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Episode 182

Episode 182: Landing Pages in HubSpot Starter

Welcome to HubShots – APAC’s number 1 HubSpot focussed podcast – where we discuss HubSpot tips & tricks, new features, and strategies for growing your marketing results.

This episode we chat about HubSpot’s Landing Page options in HubSpot Starter

Listen to the episode here: https://soundcloud.com/hubshots/182-landing-pages-in-hubspot-starter/

HubShots, the podcast for marketing managers and sales professionals who use HubSpot, hosted by Ian Jacob from Search & Be Found and Craig Bailey from XEN Systems.

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Recorded: 05 November 2019 | Published: 13 December 2019

Shot 1: Growth Thought of the Week

TL;DW => Too long, didn’t watch

https://www.urbandictionary.com/define.php?term=tl%3Bdw

HubSpot and Canva

https://www.bandt.com.au/canva-hubspot/

HubSpot and PieSync

https://marketingland.com/hubspot-acquires-data-synchronization-platform-piesync-270359

https://medium.com/@HubSpot/why-hubspot-acquired-piesync-411e371e6238

Shot 2: HubSpot Marketing Feature of the Week

Landing pages in HubSpot Starter

https://www.craigbailey.net/initial-thoughts-hubspot-landing-pages-hubspot-starter/

hubspot starter has landing pages

THE GOOD

The things I really like are:

  • very simple to use (similar user experience to their Drag and Drop email builder)
  • good (although small) set of initial templates to use
  • adding domain details is easy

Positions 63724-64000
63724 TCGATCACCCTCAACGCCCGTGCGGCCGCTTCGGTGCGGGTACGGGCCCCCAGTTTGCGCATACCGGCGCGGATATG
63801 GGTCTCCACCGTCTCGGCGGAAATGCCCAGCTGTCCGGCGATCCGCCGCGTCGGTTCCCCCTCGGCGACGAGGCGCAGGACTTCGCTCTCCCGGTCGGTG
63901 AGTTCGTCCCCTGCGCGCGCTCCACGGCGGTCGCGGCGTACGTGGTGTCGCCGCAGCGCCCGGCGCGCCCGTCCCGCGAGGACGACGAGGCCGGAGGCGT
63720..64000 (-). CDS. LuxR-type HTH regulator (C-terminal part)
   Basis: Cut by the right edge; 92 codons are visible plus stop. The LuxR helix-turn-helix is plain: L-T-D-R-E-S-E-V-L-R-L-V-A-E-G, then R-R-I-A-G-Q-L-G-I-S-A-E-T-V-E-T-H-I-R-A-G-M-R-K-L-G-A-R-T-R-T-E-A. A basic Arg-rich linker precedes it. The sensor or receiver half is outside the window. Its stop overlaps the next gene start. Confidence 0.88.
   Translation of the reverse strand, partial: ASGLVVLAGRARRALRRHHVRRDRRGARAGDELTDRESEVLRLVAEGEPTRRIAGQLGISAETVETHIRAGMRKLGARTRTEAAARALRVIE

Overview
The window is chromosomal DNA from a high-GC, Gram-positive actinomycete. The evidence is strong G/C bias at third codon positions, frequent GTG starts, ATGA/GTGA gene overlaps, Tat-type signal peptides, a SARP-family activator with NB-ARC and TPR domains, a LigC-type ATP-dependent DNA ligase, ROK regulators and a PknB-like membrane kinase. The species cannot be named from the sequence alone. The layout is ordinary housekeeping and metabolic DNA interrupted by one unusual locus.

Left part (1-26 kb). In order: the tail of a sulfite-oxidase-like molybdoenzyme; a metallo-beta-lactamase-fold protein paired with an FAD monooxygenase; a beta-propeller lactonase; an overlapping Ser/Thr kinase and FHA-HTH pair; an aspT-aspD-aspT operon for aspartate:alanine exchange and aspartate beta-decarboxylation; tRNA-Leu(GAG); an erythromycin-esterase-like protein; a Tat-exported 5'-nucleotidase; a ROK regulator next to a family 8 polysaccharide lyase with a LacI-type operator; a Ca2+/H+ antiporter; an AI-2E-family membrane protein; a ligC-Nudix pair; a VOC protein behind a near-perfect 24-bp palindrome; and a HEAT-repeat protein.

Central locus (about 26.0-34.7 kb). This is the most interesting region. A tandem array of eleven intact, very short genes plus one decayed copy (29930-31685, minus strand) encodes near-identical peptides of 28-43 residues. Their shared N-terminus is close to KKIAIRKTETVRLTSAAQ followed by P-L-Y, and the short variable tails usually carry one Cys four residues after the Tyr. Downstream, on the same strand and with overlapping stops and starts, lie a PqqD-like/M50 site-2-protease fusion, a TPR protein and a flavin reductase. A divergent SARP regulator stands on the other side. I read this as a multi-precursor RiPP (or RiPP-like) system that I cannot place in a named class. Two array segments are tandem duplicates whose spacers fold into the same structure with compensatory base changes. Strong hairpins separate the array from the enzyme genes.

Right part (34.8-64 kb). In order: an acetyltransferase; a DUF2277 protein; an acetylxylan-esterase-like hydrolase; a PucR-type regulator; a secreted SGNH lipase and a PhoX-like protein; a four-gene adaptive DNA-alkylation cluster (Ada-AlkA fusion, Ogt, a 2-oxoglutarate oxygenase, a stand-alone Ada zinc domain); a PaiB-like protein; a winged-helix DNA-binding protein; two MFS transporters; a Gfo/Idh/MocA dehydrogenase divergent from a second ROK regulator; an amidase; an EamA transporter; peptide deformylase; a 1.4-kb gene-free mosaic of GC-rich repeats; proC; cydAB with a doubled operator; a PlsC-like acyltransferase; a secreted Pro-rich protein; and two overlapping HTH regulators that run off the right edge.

• landing pages are SSL enabled
  • you can just use the temp HubSpot domain to publish your landing pages (note, by default it won’t force to https, so make sure you enable this in Settings – see screenshot below)
  • reports are included (ie the simple overview of the page analytics)
  • simple checkbox for adding Google Analytics (and bizarrely, AdRoll – likely a legacy carryover)
  • the Cookies setting (part of Settings) will automatically flow to your landing pages as well
  • good overview training lesson on HubSpot Academy
  • simple to add Featured image on the page
  • has the nice Optimisation review feature
  • you can use HubSpot’s Ads option to insert Facebook, LinkedIn and Google tracking pixels into the pages (see down below in The Hurdles for some side effects of this)

THE AVERAGE

Some things I’ve been struggling with:

  • UPDATE: This is now available (was updated as part of a release after we had recorded the episode): some styling issues with form labels (I can edit them on the form, but when a form is added to the landing page it inherits landing page styles, and I can’t work out how to edit form labels) – for example I wanted to change the form labels to white (from black) as I had added a dark background image behind the form – I couldn’t work out how to do this…
  • can’t edit <head> properties such as adding a noindex tag on a Thank you page (ideally we want to exclude Thank you pages from getting indexed in Google and Bing)
  • you can’t add any Landing page reports to the main dashboard – I was expecting similar options to Email reports (which you can add to the main dashboard). You can see basic landing page details on a page by page basis though (which is good)

THE HURDLES

Some things that are frustrations for me:

  • can’t add other tracking scripts to the pages eg our standard is to add Google Tag Manager (GTM) to all pages, so we can insert other tracking scripts such as Google Analytics Link and Form events, as well as social tracking such as LinkedIn Insights tag and Facebook pixels
  • One possible option: add a Rich Text module to the page and add the GTM script in there, but this may not be reliable
  • However, as mentioned earlier, you can work around the social pixels to some extent by using the Ads feature in HubSpot to add pixels in Settings (however this will be limited to Google, FB and LI, you can’t add others eg Twitter, Pinterest). Note these pixels will be added via HubSpot’s tracking code – you won’t see them inserted into the source code on the page